Research Methods in Applied Linguistics: Quantitative, Qualitative and Mixed Methodologies
Zoltián Diörnyei. Oxford: Oxford University Press, 2007. Pp. 1 + 336.
Reviewed by Vander Viana
Queen s University Belfast, UK
Zi³ltan Diörnyei s Research Methods in Applied Linguistics: Quantitative, Qualitative and Mixed Methodologies, as the title indicates, is dedicated to (future) applied linguists. However, given that the book show[s] that with a bit of care and lots of common sense all of us [italics added] can conduct investigations that will yield valuable results (p. 15), it does not limit its target readership to those within the academia, but goes further.
The volume is structured in five parts and fourteen chapters. The first part offers a look at the basics of research, including a discussion on what it takes to be a good researcher. The author then presents one of the most general and best known distinctions in research methodology (p. 24): qualitative and quantitative studies. Instead of conceiving them as two opposing fields without any intersection, Diörnyei sees them as the two ends of a continuum. Thus, special emphasis falls on mixed methods research, which combines both types of investigations. More intricate concepts within the label of quality criteria are introduced in chapter 3, such as reliability, validity, and practical considerations for designing a study. The final chapter in part I details longitudinal research from the different viewpoints of the three methods.
Part II deals with collecting data once a study has been designed. Readers learn how to carry out this task from the quantitative end (chapter 5), the qualitative perspective (chapter 6) and the mixed methods approach (chapter 7). Different from the threefold pattern which is adopted throughout the volume, Part II also reports on classroom research since the classroom . . . is a primary research site in applied linguistic investigations and the unique features of this context have a strong bearing on the way we conduct research in it (p. 176).
Data analysis forms the bulk of Part III. Here again the volume focuses on methodological procedures which are characteristic of quantitative, qualitative and mixed methods in three independent chapters.
Since research is inherently a social activity (p. 277), the author argues that writing up and disclosing results is an integral aspect of any study. Thus, Part IV details how to write a quantitative-based report in one chapter while the other blends recommendations on both qualitative and mixed methods papers.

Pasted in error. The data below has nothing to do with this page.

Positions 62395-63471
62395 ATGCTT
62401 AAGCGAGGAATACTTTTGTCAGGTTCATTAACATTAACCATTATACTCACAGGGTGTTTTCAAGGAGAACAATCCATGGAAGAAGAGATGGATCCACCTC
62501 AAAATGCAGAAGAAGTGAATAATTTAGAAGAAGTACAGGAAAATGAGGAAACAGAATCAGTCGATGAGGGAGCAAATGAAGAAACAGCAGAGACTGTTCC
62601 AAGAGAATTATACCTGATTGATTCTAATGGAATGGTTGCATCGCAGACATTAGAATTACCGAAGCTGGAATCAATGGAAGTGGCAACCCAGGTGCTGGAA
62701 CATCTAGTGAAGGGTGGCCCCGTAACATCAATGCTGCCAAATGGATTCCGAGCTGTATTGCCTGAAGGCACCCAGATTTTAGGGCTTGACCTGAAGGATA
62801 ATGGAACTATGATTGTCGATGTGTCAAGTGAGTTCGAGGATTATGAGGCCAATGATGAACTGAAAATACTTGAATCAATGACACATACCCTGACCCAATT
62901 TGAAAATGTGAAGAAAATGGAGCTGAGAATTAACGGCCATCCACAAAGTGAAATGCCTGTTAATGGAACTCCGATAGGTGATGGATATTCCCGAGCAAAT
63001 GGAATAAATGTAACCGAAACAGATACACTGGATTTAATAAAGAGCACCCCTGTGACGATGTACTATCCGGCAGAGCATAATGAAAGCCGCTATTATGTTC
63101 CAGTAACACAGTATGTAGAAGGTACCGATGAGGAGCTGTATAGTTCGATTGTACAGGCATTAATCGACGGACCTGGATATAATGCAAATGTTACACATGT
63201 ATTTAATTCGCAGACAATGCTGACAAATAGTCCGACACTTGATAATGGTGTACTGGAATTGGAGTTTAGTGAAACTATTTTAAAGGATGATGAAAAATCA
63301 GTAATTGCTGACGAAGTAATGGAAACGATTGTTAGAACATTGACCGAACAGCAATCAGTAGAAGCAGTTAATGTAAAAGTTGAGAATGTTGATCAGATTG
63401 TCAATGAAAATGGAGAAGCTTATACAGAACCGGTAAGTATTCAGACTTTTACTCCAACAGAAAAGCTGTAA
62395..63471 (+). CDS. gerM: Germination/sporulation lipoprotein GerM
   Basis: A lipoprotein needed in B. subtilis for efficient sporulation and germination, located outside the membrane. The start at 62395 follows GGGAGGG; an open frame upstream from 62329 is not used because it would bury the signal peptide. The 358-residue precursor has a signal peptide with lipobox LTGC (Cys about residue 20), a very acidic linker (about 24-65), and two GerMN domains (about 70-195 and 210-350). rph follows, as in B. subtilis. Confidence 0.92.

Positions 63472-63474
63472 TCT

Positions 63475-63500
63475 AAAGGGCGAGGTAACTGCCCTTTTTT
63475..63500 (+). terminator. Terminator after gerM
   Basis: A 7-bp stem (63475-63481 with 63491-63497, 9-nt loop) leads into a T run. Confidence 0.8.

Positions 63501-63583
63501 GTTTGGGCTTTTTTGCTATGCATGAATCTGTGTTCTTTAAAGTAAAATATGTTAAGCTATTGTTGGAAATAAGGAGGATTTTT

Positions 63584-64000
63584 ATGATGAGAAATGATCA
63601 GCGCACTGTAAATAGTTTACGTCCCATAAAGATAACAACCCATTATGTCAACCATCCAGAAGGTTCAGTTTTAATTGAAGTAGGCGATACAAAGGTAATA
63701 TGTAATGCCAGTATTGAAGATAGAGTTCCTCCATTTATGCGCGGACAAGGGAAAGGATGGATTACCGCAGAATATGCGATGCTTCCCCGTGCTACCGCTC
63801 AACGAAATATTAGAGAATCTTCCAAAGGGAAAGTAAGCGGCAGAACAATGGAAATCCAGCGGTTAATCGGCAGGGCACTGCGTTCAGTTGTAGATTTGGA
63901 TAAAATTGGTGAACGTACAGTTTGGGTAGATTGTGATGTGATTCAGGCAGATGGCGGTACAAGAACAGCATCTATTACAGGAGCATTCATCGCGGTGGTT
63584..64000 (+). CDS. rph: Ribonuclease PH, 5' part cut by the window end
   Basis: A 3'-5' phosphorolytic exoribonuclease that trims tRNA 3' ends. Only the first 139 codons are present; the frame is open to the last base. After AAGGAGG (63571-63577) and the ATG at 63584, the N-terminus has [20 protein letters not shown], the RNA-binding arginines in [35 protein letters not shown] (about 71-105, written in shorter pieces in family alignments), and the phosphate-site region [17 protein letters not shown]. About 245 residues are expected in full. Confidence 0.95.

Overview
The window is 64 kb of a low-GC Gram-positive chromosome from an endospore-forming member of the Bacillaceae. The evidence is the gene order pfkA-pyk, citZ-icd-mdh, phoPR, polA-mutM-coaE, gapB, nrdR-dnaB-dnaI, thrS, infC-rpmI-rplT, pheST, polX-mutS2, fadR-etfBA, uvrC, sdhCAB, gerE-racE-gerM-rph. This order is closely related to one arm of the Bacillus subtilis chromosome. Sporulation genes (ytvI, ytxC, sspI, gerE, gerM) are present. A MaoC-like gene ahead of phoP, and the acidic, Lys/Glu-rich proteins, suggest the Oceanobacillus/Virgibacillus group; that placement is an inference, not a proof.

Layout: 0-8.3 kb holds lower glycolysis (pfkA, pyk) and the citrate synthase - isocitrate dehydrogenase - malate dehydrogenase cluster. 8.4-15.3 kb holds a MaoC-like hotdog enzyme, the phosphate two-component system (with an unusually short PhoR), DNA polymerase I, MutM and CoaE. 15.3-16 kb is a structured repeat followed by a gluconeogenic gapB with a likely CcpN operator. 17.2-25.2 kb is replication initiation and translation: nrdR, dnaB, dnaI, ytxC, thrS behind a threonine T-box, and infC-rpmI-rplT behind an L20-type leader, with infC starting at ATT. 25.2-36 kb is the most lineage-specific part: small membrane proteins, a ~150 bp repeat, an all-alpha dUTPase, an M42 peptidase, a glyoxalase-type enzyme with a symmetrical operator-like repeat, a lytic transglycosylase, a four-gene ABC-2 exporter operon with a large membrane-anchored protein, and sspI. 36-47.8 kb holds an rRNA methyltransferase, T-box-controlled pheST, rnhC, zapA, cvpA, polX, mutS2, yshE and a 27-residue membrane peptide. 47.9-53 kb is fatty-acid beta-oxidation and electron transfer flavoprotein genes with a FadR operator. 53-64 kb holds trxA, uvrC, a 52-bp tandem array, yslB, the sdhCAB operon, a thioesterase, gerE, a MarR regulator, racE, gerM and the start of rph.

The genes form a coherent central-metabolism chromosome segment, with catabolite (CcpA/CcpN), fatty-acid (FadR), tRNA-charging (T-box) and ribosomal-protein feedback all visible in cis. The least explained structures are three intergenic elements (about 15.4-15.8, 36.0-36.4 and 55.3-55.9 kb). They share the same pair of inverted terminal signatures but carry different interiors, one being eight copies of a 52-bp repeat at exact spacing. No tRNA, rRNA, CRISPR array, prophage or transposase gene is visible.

Following a book-length presentation of methodological aspects, Part V offers, in a single chapter, some final considerations as far as method selection is concerned. Diörnyei proposes that readers should take a pragmatic orientation by considering aspects such as their own personal stance, the research itself and its audience.
Research Methods in Applied Linguistics does what it promises: it offers a way to get started in research methodology. The volume does not need to be read in a traditional way. In fact, one may eventually choose, for instance, to read all chapters on aspects of doing quantitative research first or only those which concern mixed methods. As the book is rich in cross-references, it is easy to find out to which page one should turn in order to read up on a topic. On the other hand, some readers may find these abundant references to be rather tiresome. In relation to the content, it would have been useful if the author had only made use of applied linguistic research to exemplify some of his points. This is especially the case in the discussion of quantitative techniques where novices in the area may have problems with some examples from the 1991 General US Social Survey, as is the case with the possible relationship between sex and race (pp. 229-230) and in the level of happiness and race (pp. 219-221). It might have been more fitting to stick to examples on, for instance, students performance on listening and reading tests as in the illustration of t-tests (pp. 217-218).
Keeping its positive points in mind, Diörnyei s Research Methods in Applied Linguistics can be recommended for courses on research methods both at undergraduate and postgraduate levels. It may also be useful to those who have a keen interest in the area and are willing to learn or develop their understanding of the methods employed in applied linguistics.